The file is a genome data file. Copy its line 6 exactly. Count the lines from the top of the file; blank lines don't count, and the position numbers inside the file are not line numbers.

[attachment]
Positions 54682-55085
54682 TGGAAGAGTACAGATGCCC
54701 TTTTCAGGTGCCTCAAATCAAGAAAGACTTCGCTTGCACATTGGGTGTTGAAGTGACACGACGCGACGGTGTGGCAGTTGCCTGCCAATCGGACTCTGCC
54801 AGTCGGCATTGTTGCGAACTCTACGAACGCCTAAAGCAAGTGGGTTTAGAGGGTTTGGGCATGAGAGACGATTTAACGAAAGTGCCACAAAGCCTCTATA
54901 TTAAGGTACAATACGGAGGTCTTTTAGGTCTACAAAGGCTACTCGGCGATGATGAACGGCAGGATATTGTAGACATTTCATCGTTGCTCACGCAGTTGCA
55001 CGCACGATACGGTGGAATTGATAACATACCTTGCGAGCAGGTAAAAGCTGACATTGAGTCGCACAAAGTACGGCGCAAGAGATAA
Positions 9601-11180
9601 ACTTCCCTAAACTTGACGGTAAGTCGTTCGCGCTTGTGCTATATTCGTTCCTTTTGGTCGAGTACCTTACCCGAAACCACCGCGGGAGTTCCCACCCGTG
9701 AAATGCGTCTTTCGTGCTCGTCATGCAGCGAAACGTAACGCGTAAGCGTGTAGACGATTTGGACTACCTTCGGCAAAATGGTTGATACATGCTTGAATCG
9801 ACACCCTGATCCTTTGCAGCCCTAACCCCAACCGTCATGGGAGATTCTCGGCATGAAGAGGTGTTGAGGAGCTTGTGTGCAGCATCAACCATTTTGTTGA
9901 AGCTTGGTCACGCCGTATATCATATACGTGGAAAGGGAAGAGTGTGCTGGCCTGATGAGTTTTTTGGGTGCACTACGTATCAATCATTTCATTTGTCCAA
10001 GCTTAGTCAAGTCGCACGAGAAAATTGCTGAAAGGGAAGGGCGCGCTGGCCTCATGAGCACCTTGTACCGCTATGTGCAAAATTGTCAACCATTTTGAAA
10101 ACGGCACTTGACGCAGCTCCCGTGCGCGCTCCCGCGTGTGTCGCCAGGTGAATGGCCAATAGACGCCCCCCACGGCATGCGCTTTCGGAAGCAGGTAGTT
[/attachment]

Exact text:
55001 CGCACGATACGGTGGAATTGATAACATACCTTGCGAGCAGGTAAAAGCTGACATTGAGTCGCACAAAGTACGGCGCAAGAGATAA